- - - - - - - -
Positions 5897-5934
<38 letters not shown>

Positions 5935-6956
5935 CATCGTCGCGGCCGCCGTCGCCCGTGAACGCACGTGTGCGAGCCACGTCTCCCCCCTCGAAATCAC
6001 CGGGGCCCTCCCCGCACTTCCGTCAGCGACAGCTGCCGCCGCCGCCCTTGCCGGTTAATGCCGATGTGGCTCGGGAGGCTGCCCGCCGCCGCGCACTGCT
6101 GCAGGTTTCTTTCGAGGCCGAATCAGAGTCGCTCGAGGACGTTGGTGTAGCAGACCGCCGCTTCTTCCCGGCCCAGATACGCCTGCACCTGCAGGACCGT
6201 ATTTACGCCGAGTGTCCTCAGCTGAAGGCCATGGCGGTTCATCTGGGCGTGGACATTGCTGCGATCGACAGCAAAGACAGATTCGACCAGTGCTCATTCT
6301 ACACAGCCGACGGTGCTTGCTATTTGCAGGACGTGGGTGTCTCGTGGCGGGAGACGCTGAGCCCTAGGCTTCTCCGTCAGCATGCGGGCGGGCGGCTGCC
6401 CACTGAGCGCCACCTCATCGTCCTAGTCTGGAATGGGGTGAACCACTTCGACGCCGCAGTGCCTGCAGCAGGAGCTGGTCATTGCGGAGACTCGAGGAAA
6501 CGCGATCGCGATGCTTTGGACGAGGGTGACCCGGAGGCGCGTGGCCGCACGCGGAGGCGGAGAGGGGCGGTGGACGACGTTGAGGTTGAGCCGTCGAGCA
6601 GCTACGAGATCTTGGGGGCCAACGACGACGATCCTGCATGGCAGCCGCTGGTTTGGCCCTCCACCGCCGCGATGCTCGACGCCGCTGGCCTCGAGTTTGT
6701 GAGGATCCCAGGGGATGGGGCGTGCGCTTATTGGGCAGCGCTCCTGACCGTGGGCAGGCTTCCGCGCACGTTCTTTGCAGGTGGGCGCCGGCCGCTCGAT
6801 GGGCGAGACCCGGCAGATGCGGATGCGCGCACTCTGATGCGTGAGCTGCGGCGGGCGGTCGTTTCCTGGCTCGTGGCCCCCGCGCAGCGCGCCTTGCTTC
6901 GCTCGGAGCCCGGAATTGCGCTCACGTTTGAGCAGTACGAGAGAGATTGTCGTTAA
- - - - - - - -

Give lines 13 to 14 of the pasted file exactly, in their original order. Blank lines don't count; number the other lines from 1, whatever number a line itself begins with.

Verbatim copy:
6801 GGGCGAGACCCGGCAGATGCGGATGCGCGCACTCTGATGCGTGAGCTGCGGCGGGCGGTCGTTTCCTGGCTCGTGGCCCCCGCGCAGCGCGCCTTGCTTC
6901 GCTCGGAGCCCGGAATTGCGCTCACGTTTGAGCAGTACGAGAGAGATTGTCGTTAA